A typical Christmas dinner will cost Greek households 1.29 percent less this year than it did in 2016, mainly due to pork and potatoes, a study published on Monday by the Hellenic Confederation of Commerce and Entrepreneurship (ESEE) has found.
Conducted in the period of December 11-16, ESEE’s price survey found that a typical holiday meal – a meat dish, a vegetable, a salad, fizzy drinks, wine or beer, and a traditional dessert – for six to eight people will cost 149.02 euros this year, against 150.96 euros in 2016 and 147.39 the year before that. The slight dip of 1.29 percent in the overall cost is largely due to a contraction in the prices of fruits and vegetables of 4.32 percent – led by potatoes, which dropped 25.35 percent – but also in supermarket products (3.72 percent) like alcoholic beverages.
A survey of the prices at the Varvakeios central market in downtown Athens revealed that the smallest decline in prices is in the meat category, where lamb and turkey remain at the same levels as last year. Only pork is cheaper this year, by 5.26 percent, helping consumers contain the cost of their holiday meal.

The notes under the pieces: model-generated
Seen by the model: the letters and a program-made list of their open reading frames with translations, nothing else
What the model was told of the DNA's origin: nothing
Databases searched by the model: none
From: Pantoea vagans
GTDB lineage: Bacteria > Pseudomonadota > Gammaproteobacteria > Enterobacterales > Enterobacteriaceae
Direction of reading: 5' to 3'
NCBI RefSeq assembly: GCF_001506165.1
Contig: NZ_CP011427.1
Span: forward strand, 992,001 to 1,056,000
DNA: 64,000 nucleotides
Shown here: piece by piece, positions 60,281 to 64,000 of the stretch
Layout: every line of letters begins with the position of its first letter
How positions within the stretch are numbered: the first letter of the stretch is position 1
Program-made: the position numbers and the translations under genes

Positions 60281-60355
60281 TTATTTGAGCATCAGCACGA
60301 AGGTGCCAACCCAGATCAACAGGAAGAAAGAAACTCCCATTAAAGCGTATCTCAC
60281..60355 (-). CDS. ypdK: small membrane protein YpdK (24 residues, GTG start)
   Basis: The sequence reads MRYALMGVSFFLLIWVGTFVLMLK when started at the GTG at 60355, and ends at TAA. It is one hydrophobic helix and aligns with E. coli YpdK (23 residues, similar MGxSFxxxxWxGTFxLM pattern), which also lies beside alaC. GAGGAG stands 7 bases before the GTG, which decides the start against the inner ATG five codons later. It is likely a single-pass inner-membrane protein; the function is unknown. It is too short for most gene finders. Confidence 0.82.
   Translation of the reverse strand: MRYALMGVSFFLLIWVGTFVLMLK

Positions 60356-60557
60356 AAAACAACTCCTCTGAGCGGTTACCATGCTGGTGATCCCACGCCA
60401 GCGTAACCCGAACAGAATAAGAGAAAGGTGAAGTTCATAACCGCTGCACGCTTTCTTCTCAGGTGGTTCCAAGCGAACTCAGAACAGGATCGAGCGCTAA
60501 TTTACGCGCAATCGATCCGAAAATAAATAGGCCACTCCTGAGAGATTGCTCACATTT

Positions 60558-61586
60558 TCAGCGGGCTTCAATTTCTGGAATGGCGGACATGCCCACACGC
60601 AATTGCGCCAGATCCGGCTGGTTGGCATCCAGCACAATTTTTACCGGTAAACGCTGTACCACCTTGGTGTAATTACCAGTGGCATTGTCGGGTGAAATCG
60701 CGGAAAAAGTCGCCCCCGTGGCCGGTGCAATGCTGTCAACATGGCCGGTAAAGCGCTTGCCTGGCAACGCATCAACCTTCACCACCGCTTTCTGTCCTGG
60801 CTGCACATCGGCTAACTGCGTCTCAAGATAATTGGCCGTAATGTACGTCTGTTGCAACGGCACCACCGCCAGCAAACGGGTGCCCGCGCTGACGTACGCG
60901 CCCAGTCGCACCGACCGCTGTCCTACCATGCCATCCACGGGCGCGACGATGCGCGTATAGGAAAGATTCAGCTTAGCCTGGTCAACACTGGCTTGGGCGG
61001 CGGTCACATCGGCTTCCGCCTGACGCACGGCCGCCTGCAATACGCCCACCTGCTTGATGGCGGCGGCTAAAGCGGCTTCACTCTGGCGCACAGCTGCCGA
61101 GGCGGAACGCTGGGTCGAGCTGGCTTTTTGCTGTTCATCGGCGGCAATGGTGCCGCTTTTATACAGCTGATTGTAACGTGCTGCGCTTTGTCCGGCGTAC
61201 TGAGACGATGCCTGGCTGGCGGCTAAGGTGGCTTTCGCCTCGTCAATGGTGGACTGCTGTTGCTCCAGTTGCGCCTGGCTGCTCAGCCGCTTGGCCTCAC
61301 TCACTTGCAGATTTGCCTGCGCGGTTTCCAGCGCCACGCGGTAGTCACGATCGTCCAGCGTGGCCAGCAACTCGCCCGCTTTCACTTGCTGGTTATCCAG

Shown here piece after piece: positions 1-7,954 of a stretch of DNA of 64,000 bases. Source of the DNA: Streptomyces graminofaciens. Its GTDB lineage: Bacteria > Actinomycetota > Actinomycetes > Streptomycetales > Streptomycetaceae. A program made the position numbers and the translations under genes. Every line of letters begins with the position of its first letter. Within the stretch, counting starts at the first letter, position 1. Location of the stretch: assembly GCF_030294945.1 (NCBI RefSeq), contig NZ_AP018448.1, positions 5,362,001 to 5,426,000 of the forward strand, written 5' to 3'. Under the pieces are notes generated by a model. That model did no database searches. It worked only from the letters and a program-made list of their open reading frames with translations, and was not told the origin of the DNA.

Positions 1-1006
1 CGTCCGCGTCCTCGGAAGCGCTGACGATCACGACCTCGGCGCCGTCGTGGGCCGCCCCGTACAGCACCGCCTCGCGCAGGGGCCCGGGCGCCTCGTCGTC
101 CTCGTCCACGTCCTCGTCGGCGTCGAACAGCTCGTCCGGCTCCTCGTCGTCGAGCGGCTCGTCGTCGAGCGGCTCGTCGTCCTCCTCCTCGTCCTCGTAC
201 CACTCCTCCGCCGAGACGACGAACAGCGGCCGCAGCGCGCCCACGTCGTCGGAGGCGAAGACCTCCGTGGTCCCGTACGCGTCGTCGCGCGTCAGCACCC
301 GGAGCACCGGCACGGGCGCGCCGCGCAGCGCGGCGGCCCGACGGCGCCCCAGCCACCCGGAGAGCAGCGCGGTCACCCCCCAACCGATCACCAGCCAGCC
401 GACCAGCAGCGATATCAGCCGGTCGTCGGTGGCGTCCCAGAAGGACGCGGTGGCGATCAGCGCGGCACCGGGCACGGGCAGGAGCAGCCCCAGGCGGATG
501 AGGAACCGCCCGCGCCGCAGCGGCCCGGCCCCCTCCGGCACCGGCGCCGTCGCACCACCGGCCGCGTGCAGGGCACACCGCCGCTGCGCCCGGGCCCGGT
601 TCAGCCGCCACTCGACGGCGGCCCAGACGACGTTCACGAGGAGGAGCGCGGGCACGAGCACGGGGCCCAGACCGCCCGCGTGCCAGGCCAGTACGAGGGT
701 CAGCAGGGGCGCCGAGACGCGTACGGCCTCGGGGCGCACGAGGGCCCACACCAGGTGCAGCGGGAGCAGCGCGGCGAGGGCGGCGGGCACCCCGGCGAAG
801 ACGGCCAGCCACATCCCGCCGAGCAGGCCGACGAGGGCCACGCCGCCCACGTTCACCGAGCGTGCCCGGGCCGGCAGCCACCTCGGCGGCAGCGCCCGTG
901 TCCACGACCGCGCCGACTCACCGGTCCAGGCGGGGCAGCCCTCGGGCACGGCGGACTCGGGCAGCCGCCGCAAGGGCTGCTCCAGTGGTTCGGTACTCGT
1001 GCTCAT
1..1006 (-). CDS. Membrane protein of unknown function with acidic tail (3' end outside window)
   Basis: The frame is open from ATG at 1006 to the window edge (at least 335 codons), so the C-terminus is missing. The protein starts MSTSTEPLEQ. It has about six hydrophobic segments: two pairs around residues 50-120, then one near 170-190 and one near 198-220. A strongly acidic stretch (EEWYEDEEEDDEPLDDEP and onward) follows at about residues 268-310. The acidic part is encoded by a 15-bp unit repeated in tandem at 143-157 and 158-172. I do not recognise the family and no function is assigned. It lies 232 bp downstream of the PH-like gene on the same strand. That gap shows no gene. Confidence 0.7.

A global rise in the price of butter means that the traditional kourabie biscuits will cost consumers 5.63 percent more if they’re packaged and 1.29 percent if they’re fresh from a bakery, but the nutty melomakarono biscuits remain at the same levels as last year.
Beer and affordable red wine have also gone down by 0.74 percent and 8.36 percent, ESEE found, though a 1.5 liter bottle of a fizzy drink costs 6.77 percent more this December compared to last.
Experts see turnover this December showing a slight improvement of around 1.5 percent compared with the same month last year, mainly thanks an uptick of 0.6 percent in private consumption seen in the first nine months of the year. The anticipated return of turnover in the retail sector to December 2014 levels of around 4.1 billion euros, the experts add, reflects a small improvement in some of the basic indices of the Greek economy.